Vivienne Kennedy reviews Mamma Mia, playing at Bristol Hippodrome until 7th May
I first saw Mamma Mia when the international tour visited Bristol in 2007; I loved it. Then, in 2008, the film came out; I loved that too and I’ve watched it countless times since. Now, for the very first time (amazingly), there is a UK tour, it opened in Bristol a few days ago and last night the red carpet was out for press night – guess what? Yep, I loved it!
The film cast have become so familiar that I worried the show would seem odd without them – silly me. Meryl, Amanda, Pierce, Colin et al were forgotten within moments of the curtain going up, their places reclaimed by a bunch of incredibly talented musical theatre stars.
I also worried that I might miss the gorgeous setting of the film, the island of Skopelos that stood in for the fictional Kalokairi, home to Donna’s taverna. Again, silly me; Mark Thompson’s designs for this production transport you to that Aegean idyll just as successfully.
Mamma Mia tells the story of Sophie, a young bride-to-be, who is determined to find out the identity of her father in time for him to give her away. There are three contenders, discovered through reading her mother’s diary from a passion-filled summer 21 years ago. Sophie invites them all to return to the island, convinced that she’ll know which her father is as soon as she sees him.
Really though it’s less a story about paternity as it is about the strong bond between mother and daughter and it’s beautifully told, thanks to writer Catherine Johnson, whose first playwriting success came when she won a Bristol Old Vic competition.
Producer Judy Craymer and director Phyllida Lloyd complete the triumvirate of women responsible for the show’s success but of course there are two men to whom we must say Thank You for the Music (see what I did there?) and they are Benny Andersson and Björn Ulvaeus of ABBA who have certainly brought us joy in abundance with songs such as Super Trouper, Voulez Vous, SOS, Dancing Queen, Chiquitita and Take A Chance On Me; the latter two providing some of the show’s funniest moments.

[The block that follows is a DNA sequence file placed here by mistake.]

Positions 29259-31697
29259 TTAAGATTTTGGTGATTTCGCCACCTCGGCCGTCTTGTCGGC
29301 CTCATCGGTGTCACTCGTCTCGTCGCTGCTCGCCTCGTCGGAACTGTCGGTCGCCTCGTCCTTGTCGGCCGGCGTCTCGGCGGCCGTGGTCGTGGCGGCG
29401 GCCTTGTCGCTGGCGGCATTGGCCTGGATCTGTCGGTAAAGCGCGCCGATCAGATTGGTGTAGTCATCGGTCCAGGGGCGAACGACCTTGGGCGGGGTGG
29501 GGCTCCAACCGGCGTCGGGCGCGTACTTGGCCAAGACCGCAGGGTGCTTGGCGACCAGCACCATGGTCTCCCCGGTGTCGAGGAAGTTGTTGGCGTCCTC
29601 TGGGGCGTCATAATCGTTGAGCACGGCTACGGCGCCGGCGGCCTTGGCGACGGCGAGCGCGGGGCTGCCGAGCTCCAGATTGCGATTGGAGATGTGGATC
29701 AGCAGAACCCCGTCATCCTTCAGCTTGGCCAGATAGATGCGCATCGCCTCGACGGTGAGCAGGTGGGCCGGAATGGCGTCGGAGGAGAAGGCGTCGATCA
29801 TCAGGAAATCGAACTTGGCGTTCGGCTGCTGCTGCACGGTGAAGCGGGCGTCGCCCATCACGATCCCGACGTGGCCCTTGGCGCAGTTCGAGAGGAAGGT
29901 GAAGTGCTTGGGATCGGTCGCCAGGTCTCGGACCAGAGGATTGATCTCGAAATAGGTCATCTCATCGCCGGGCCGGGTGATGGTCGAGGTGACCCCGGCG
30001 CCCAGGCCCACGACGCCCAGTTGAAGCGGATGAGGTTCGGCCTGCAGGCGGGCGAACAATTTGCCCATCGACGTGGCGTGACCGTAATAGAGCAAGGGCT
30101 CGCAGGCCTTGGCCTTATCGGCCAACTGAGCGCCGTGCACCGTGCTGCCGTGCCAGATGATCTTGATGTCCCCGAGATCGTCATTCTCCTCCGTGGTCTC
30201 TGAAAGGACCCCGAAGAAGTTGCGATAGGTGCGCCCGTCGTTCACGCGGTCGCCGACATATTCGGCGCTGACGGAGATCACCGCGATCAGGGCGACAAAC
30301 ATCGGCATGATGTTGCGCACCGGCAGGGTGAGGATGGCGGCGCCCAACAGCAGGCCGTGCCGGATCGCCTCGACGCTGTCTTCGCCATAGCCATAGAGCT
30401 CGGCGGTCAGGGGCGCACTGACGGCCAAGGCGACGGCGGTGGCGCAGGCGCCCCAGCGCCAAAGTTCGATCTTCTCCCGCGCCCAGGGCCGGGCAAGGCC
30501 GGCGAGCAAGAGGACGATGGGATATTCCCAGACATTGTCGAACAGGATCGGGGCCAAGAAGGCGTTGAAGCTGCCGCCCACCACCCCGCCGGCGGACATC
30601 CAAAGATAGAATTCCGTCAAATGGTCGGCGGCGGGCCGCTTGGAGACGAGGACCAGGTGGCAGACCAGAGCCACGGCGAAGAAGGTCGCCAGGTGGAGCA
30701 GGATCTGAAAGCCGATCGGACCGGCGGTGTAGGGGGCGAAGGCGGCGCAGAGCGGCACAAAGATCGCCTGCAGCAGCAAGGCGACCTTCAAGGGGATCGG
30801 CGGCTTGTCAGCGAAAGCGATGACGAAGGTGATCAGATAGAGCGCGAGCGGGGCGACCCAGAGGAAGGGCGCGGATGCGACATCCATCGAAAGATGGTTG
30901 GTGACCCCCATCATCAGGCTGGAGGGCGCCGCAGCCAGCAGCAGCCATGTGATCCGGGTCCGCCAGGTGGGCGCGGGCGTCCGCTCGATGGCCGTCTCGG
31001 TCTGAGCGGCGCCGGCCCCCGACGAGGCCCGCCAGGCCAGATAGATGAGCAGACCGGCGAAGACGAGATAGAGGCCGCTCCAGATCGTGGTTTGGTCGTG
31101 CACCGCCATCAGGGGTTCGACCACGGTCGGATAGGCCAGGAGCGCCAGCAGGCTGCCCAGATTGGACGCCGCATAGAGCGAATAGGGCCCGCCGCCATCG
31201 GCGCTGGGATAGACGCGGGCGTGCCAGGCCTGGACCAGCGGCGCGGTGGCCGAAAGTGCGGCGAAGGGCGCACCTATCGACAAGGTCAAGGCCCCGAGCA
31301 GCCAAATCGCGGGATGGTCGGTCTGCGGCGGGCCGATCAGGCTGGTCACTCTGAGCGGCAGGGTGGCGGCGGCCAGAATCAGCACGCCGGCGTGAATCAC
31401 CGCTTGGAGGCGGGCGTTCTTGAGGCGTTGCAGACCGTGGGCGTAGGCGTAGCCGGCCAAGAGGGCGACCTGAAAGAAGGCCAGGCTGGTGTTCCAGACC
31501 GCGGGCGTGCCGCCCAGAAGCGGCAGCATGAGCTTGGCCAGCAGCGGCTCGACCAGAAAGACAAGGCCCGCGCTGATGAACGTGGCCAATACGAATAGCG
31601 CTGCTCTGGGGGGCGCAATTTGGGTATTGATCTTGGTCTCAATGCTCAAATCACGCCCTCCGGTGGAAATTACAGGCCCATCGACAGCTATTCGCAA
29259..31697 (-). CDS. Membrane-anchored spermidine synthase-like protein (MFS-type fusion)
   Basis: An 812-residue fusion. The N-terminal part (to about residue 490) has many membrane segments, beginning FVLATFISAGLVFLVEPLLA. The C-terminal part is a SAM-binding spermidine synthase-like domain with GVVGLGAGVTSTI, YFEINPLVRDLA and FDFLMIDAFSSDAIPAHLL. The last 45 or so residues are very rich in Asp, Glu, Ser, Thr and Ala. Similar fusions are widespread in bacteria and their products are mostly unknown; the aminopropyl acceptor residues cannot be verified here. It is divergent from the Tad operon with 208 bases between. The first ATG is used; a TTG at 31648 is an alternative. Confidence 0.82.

Led by Sara Poyzer and Lucy May Barker as Donna and Sophie Sheridan, the cast is very strong. I particularly enjoyed the performances of Richard Standing, Tim Walton and Christopher Hollis as Sam Carmichael, Harry Bright and Bill Austin and of Jacqueline Braun and Emma Clifford as Donna’s best friends and former backing singers Rose and Tanya.
They were ably supported by the ensemble and I can’t not mention one person in particular – local lad Jacob Fisher, who I met 10 or so years ago when he took some of his first dance classes at a school in Worle where I was the receptionist. He graduated from Arts Ed. just last year, already has several professional theatre credits to his name, and, I predict, will go far, proving to us all that dreams can come true (if you work hard to make it happen).
It’s almost impossible to pick out a favourite moment from a show packed full of them but towards the top of the list must come two of Donna’s songs from Act Two – Slipping Through My Fingers (which will always make me cry, no matter how old, or how married, my own daughter is now) and Winner Takes It All, which Sara Poyzer sings so beautifully. I also loved Voulez-Vous, the energy-filled finale to Act One.
Mamma Mia plays at Bristol Hippodrome until Saturday 7th May and, apart from those tears I just mentioned, it’s pretty much guaranteed to get you grinning from ear to ear and you will be up on your feet dancing by the end – if ever a show deserved the description “feel good”, it’s this one. I can’t recommend it highly enough.
For further information, including performance times and ticket prices, and to book online, visit www.atgtickets.com
Emma Clifford (Tanya), Sara Poyzer (Donna Sheridan) and Jacqueline Braun (Rosie) in Mamma Mia! Photo by Brinkhoff Mögenburg